I was blessedly out of the country on Tuesday, so I’m belatedly catching up on post-election analysis. But I see that self-proclaimed Nobel laureate Michael Mann is hailing Virginia’s gubernatorial race as a referendum on climate science. To scroll his Twitter feed, you’d get the impression “climate change” was the No. 1 electoral issue in the state. Which would tend to suggest that the subject is political speech. Which is protected by the First Amendment, isn’t it?
Dr. Mann is a rare bird: a political activist whose politics require insulation from the Constitution.
Speaking of politics and climate science, the great John Howard, Australia’s former prime minister, gave a speech in London the other day, and touched on Mann’s favorite insult:
Increasingly offensive language is used. The most egregious example has been the term “denier”. We are all aware of the particular meaning that word has acquired in contemporary parlance. It has been employed in this debate with some malice aforethought.
An overriding feature of the debate is the constant attempt to intimidate policy makers, in some cases successfully, with the mantras of “follow the science” and “the science is truly settled”. The purpose is to create the impression that there is really no room for argument; this is not really a public policy issue; it is one on which the experts have spoken, and we would all be quite daft to do other than follow the prescriptions, it is asserted, which flow automatically from the scientific findings.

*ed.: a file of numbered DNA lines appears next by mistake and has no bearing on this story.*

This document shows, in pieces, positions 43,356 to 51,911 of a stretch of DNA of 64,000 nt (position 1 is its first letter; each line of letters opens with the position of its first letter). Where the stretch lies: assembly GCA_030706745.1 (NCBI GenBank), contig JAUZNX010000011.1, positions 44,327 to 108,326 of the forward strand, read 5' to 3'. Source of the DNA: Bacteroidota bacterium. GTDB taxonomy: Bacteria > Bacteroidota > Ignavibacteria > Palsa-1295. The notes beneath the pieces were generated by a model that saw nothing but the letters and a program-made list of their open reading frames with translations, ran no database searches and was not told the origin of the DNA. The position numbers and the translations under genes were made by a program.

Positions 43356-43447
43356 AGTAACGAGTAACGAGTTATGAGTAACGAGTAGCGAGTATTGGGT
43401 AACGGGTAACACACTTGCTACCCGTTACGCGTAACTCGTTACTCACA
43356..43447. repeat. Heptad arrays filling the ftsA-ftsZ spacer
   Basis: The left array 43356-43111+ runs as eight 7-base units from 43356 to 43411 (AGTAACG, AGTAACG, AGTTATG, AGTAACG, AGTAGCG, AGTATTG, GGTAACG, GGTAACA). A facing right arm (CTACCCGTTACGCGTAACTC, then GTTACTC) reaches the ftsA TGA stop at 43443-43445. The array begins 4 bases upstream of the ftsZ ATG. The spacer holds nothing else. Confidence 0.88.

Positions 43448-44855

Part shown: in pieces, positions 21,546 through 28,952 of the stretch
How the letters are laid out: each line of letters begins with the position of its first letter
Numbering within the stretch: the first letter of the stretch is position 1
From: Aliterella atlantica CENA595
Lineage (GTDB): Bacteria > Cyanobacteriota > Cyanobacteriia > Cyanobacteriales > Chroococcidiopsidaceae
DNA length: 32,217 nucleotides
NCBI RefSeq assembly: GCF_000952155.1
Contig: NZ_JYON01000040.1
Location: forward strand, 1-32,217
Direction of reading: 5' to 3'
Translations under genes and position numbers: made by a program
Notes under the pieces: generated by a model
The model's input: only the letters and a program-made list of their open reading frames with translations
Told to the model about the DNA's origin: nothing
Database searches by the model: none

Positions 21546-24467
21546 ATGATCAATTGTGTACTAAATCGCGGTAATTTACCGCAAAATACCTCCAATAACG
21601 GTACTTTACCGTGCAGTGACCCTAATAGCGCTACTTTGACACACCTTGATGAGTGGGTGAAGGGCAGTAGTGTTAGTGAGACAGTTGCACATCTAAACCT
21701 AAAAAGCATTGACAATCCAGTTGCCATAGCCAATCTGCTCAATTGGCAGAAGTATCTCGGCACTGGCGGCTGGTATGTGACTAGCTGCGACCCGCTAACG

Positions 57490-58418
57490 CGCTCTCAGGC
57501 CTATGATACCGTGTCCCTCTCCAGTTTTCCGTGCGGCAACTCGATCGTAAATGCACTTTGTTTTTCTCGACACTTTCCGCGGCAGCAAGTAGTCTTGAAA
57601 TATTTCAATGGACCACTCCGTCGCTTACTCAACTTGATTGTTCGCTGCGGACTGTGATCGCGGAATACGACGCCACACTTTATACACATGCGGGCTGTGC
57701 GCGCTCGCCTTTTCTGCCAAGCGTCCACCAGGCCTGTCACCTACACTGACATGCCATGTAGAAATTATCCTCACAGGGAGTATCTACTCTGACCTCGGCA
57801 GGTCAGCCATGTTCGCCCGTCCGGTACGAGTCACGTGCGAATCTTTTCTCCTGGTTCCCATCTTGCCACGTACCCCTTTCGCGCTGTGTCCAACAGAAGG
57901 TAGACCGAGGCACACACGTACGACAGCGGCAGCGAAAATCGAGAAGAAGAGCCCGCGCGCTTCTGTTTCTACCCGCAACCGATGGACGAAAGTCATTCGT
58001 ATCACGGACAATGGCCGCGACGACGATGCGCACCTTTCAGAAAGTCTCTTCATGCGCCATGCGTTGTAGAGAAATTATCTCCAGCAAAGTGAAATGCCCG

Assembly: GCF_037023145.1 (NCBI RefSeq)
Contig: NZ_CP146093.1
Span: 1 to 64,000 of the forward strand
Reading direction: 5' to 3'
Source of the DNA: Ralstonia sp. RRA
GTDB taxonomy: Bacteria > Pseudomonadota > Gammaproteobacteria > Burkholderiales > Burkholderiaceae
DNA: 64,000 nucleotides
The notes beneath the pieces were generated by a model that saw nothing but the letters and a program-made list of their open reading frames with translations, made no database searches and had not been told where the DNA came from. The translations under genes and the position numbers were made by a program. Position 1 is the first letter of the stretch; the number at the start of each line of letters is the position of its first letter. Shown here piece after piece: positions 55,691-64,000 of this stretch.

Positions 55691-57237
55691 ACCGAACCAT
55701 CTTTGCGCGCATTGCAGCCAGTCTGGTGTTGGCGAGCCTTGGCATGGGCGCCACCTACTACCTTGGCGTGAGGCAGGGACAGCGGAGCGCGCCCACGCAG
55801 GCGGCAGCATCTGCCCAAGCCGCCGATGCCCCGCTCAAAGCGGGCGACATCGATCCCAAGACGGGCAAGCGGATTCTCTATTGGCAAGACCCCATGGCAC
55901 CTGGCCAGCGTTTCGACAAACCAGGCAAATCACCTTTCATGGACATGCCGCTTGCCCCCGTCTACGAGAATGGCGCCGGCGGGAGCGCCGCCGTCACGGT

Writing recently in Journal of American Physicians and Surgeons, Dr Richard S. Lindzen, Emeritus Professor of Atmospheric Sciences at the Massachusetts Institute of Technology, said of those with political agendas who found it useful to employ science, “This immediately involves a distortion of science at a very basic level: namely science becomes a source of authority rather than a mode of inquiry. The real utility of science stems from the latter; the political utility stems from the former.”
I’m with Dr. Lindzen on that.